Workers are less satisfied with their wages as inflation erodes buying power
The number of Americans quitting their jobs for a different one declined in July, according to a Federal Reserve Bank of New York survey published Monday, a sign the so-called Great Resignation is slowing down.
The rate of transitioning to a different employer declined to 4.1% in July, compared with 5.9% the same month one year ago, according to the New York Federal Reserve’s Consumer Expectations Labor Market survey. The decline was most pronounced for women and for respondents with a household income of less than $60,000.
“The average expected likelihood of receiving at least one job offer in the next four months retreated slightly to 21.1% from 21.6% in July 2021, remaining below pre-pandemic levels,” the survey said.
Despite that, workers are still searching for new gigs: 24.7% of individuals reported looking for a new job over the past month, which is up from 24% one year ago. The increase was driven by respondents under the age of 45 who hold a college degree.
What’s more, about 21.1% of individuals said they have received at least one job offer over the past four months – up from 18.7% last July. The average full-time wage offer has grown to $60,764 from $58,469 one year ago.
Workers are growing less satisfied with their pay, however, with wage compensation satisfaction retreating from 58.2% to 56.9% in July.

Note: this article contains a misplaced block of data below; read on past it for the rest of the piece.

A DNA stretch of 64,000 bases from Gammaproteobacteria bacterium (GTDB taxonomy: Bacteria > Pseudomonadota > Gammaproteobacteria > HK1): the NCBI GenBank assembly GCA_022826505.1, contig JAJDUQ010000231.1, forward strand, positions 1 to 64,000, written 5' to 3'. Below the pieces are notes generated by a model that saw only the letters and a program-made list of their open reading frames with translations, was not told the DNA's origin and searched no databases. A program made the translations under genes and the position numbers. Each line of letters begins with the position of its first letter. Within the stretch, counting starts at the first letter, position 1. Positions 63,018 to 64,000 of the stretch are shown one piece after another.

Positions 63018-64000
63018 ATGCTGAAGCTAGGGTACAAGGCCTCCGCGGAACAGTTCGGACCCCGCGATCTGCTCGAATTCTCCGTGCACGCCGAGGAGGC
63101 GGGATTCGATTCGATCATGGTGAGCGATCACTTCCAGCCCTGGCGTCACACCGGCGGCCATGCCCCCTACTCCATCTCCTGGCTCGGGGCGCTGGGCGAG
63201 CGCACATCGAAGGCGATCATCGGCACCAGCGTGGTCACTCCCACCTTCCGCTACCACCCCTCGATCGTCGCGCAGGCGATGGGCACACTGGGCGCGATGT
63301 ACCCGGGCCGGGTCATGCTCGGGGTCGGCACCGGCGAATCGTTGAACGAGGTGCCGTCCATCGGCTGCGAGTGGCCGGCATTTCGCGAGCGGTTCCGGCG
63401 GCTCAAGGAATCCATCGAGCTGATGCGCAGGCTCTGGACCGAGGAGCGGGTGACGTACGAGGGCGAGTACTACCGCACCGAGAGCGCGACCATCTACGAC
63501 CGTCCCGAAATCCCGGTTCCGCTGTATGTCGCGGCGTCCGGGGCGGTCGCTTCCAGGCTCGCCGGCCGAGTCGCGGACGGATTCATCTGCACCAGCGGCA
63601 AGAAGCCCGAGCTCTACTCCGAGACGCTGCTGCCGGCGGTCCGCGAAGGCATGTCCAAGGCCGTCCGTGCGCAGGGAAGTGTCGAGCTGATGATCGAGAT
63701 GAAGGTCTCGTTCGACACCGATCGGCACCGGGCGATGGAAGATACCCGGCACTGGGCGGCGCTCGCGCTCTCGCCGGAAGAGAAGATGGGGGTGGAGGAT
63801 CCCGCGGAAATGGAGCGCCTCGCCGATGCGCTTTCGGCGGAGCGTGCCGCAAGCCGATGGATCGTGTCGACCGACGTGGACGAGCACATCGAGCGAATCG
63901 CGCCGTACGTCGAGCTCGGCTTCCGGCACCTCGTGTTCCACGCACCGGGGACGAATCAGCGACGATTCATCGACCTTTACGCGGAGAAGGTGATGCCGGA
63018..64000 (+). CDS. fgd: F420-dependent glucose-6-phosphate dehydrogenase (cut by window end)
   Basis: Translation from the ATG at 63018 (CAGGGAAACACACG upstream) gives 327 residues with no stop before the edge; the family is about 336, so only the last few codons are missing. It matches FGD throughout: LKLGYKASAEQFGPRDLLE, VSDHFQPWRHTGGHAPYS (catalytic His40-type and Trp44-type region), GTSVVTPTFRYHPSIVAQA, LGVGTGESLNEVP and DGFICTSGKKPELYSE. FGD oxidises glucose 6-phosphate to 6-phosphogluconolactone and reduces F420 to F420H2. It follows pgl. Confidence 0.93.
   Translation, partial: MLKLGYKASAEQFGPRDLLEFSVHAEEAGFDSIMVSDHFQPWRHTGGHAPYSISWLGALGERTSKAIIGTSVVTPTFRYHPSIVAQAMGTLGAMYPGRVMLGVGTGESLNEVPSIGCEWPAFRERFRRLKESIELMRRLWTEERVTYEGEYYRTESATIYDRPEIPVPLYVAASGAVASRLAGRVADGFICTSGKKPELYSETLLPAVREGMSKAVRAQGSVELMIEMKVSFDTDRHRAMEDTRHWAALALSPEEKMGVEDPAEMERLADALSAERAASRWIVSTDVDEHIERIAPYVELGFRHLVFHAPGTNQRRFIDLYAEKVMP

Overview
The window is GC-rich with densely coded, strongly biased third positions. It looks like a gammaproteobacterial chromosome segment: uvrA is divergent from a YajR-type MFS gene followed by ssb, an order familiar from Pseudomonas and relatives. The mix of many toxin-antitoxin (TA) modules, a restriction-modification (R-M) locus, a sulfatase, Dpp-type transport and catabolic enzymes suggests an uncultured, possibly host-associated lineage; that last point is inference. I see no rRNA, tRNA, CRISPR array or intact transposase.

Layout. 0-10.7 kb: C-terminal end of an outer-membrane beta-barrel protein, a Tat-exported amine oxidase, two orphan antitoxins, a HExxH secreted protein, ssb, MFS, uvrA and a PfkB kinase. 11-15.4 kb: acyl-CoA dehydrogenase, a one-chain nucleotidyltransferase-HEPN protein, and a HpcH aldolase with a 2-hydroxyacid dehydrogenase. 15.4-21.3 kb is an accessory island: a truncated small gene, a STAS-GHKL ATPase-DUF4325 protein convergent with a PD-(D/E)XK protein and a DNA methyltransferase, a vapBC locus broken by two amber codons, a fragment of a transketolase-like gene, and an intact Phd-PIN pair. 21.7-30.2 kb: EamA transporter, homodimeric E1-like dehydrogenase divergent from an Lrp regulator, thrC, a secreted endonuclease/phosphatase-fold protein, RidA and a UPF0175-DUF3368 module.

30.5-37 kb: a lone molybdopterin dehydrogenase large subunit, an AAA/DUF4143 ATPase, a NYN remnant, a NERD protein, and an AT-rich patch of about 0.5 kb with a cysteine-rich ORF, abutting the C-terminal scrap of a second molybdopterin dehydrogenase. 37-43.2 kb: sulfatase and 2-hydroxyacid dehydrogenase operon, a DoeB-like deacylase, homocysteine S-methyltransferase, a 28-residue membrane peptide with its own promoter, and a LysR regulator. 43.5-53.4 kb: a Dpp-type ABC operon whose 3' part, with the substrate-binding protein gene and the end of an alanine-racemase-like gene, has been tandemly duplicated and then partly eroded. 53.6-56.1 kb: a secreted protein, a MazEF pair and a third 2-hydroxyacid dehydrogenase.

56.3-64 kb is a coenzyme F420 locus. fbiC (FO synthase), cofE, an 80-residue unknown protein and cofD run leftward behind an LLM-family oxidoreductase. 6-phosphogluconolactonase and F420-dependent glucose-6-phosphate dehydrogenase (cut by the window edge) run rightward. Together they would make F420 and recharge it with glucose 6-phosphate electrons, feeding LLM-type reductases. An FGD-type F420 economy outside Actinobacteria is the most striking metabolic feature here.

For months, newly empowered workers have been quitting their jobs in favor of better wages, working conditions, and hours as businesses lure new workers with higher salaries – a trend dubbed the “Great Resignation.” As a result, Americans’ incomes are rising across the board as employers have ramped up hiring to offset the losses or try to out-compete other businesses for workers.
The incredibly tight labor market is in part fueling record-high inflation, as millions of workers are seeing the largest pay gains in years – the result of companies competing with one another for a limited number of employees. Earnings rose 5.2% in July from the previous year, much higher than the pre-pandemic average of 3%, according to the Labor Department. On a monthly basis, wages rose 0.5%, coming in hotter than economists expected.
But inflation is rapidly eroding those gains.
The Labor Department reported earlier this month that average hourly earnings for all employees actually declined 3% in July from the same month a year ago when factoring in the impact of rising consumer prices. On a monthly basis, average hourly earnings dropped 0.6% last month, when accounting for the inflation spike.
As a result, workers are increasingly anticipating higher wages when they accept a new job.
“Conditional on expecting an offer, the average expected annual salary of job offers in the next four months increased to $60,310 from $57,206 in July 2021, reaching the second highest reading of the series,” the survey said. “The highest reading was recorded in March 2021.”